With inter-community violence reported from many parts of India in a society increasingly polarised on religious and caste lines, a small town in Uttar Pradesh is setting an extraordinary example where a temple, a mosque, and even a gurdwara, have joined hands to clean a polluted river while bringing their communities together.
About 100 km from the state capital Lucknow is the town named Maholi in district Sitapur. Here lies an old Shiva and a Radha-Krishna temple along with Pragyana Satsang Ashram and a mosque, all at a stone’s throw of each other.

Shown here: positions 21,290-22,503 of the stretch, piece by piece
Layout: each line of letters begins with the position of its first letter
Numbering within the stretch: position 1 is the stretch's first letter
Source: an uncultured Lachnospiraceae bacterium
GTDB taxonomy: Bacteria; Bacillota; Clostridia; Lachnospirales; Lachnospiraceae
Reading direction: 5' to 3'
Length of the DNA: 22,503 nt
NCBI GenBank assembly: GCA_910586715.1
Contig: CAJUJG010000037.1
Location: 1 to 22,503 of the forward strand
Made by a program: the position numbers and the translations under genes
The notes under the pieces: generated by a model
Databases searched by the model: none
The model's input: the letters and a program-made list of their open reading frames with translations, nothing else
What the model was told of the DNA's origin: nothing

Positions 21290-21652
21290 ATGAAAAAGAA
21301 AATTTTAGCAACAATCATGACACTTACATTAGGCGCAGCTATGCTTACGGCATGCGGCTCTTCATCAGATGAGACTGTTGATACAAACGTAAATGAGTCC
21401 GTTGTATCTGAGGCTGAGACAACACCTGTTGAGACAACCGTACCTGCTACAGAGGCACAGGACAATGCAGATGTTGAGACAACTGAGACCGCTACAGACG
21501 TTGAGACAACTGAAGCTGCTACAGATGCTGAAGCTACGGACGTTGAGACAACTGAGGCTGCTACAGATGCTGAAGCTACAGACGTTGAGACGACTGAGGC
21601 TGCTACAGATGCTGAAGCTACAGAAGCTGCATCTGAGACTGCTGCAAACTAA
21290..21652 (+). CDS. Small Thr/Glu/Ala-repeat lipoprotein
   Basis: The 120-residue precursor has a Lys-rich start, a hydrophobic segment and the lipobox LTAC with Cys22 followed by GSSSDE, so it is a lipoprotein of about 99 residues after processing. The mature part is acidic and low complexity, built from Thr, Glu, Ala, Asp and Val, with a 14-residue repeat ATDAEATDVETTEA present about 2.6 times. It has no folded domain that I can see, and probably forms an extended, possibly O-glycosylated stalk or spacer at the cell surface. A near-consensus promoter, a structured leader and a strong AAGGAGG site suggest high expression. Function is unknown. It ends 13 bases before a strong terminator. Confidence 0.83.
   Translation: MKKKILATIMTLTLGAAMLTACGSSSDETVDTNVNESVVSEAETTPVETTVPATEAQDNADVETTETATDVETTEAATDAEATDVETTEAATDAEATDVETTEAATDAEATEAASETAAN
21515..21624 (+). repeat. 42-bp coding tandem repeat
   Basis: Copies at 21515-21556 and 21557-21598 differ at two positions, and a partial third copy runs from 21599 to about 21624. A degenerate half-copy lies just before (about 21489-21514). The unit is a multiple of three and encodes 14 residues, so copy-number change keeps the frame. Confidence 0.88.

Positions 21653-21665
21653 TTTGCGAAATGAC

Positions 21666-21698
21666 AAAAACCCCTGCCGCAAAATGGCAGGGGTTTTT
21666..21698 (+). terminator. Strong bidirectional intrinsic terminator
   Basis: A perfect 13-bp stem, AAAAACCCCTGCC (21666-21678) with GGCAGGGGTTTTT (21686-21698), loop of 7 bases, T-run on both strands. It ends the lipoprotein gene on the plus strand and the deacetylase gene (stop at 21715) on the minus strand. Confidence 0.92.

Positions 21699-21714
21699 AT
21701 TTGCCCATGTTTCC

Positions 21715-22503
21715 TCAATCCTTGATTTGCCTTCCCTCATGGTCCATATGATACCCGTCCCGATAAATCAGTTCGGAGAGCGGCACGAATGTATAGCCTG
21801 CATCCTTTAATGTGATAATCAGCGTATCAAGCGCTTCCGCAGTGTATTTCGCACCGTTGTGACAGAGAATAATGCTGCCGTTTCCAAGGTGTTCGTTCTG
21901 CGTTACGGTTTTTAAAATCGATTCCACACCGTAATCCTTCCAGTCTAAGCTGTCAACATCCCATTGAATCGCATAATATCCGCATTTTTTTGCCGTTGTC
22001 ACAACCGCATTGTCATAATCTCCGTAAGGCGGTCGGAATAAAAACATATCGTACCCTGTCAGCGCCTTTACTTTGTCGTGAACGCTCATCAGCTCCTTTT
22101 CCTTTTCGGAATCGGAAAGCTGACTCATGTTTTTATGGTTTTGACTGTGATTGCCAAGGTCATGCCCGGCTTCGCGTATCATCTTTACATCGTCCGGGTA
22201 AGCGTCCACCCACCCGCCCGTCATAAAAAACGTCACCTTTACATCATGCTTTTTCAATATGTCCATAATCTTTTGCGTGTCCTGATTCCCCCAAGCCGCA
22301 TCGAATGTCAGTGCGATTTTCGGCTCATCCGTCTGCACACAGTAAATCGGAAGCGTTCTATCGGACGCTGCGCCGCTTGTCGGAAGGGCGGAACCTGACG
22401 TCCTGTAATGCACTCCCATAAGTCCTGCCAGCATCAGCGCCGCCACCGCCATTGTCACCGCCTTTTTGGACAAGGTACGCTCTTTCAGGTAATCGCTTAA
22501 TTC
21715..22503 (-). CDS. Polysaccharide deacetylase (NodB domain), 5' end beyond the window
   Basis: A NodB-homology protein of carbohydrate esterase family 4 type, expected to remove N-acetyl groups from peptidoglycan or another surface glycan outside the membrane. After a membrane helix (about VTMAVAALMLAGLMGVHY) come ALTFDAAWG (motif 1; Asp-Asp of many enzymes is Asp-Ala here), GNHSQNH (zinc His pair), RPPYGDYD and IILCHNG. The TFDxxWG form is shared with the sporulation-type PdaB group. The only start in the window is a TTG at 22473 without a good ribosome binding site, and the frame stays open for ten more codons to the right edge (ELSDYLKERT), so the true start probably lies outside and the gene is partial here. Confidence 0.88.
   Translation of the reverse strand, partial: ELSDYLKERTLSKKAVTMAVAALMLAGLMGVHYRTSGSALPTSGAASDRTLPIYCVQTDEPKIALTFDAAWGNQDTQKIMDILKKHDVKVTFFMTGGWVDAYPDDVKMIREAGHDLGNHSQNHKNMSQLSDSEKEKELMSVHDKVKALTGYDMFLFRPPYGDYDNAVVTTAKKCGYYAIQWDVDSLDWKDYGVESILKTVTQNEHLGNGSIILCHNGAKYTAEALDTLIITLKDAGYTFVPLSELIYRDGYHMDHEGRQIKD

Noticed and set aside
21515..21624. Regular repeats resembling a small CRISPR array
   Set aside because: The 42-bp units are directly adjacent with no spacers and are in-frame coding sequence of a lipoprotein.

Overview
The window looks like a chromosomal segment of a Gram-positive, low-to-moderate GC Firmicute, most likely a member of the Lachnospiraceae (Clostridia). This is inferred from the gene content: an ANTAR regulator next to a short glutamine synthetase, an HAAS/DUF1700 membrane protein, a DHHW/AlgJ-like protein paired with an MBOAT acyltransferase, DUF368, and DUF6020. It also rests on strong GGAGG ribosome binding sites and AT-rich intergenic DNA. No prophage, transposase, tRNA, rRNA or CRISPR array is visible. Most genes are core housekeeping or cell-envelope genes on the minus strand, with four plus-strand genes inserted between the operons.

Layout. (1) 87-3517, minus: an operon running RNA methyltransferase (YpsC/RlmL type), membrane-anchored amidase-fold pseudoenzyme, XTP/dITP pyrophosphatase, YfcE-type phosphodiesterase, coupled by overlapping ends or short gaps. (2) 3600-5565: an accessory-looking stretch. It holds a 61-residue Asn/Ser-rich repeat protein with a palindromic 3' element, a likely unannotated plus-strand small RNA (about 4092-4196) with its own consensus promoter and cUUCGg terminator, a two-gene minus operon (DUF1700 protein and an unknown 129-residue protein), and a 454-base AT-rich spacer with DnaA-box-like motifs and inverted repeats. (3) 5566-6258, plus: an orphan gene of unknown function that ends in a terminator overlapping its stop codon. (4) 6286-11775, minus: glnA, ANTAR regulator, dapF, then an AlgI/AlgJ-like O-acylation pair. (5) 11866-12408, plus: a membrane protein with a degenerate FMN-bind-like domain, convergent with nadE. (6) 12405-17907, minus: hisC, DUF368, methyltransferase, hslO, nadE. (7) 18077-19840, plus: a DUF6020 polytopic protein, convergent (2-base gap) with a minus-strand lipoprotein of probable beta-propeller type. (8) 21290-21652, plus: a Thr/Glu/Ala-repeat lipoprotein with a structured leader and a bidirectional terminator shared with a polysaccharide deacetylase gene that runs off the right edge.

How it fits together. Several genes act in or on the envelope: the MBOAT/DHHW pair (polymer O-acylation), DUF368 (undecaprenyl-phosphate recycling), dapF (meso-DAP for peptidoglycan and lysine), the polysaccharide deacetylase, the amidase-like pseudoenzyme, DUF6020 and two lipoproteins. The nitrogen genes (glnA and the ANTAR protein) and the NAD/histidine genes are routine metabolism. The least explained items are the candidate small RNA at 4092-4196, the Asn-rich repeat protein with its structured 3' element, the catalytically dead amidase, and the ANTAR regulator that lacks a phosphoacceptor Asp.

Along the periphery of this amalgamated religious campus, passes a polluted river called Kathina, that merges into the highly polluted Gomti River, a tributary of the mighty but polluted Ganga.
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